World's Oldest-recorded Story Found in Indonesia. It's 44,000 Years Old
A painting discovered on the wall of an Indonesian cave has been found to be 44,000 years old.
The art appears to show a buffalo being hunted by part-human, part-animal creatures holding spears and possibly ropes.
Some researchers think the scene could be the world's oldest-recorded story.
The findings were presented in the journal Nature by archaeologists from Griffith University in Brisbane, Australia.
Adam Brumm - an archaeologist at Griffith - first saw the pictures two years ago, after a colleague in Indonesia shimmied up a fig tree to reach the cave passage.
"These images appeared on my iPhone," said Mr Brumm. "I think I said the characteristic Australian four-letter word out very loud."
The Indonesian drawing is not the oldest in the world. Last year, scientists said they found "humanity's oldest drawing" on a fragment of rock in South Africa, dated at 73,000 years old.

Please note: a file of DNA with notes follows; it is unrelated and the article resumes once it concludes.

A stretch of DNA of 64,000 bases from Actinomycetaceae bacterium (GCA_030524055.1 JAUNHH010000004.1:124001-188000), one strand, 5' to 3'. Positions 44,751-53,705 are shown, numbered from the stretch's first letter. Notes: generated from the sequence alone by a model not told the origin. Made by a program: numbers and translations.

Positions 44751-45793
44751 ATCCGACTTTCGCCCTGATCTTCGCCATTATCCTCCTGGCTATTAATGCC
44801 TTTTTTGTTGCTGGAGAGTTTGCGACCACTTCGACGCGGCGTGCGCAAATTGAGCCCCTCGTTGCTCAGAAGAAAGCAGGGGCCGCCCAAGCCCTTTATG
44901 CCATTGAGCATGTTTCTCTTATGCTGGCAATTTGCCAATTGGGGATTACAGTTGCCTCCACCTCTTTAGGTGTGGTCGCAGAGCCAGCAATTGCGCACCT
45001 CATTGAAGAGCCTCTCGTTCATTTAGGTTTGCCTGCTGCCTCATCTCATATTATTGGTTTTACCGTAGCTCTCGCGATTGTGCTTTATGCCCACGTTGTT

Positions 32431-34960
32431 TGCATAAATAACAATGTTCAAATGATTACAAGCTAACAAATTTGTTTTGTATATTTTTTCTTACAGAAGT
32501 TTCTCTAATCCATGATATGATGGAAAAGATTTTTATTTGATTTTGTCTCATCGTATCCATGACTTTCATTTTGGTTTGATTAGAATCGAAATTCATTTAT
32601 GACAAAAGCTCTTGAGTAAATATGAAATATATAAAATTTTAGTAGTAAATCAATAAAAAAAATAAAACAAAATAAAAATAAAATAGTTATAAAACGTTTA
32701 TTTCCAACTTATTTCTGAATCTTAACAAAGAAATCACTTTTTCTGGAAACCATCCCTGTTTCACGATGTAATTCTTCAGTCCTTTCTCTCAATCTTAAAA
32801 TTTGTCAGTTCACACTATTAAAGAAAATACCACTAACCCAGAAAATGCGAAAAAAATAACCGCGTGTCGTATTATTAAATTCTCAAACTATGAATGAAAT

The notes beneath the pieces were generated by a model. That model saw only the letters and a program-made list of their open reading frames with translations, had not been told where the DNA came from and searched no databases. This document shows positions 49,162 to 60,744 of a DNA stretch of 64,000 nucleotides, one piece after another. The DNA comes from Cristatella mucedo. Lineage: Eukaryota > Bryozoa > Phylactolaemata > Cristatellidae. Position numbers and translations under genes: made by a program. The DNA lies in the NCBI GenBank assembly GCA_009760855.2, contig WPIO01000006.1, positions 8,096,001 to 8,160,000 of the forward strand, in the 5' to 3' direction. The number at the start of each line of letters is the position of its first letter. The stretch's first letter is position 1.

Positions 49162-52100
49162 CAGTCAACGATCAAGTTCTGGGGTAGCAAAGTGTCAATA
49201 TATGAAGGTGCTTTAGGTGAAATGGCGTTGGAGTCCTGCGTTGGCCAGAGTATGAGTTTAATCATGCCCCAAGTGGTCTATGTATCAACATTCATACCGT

What do the drawings show?
The drawings were found in a cave called Leang Bulu'Sipong 4 in the south of Sulawesi, an Indonesian island east of Borneo.
The panel is almost five metres wide and appears to show a type of buffalo called an anoa, plus wild pigs found on Sulawesi.
Alongside them are smaller figures that look human - but also have animal features such as tails and snouts.
In one section, an anoa is flanked by several figures holding spears.
"I've never seen anything like this before," said Mr Brumm. "I mean, we've seen hundreds of rock art sites in this region - but we've never seen anything like a hunting scene."
However, other researchers have questioned whether the panel represents a single story - and say it could be a series of images painted over a longer period.
"Whether it's a scene is questionable," says Paul Pettitt, an archaeologist and rock-art specialist at Durham University told Nature.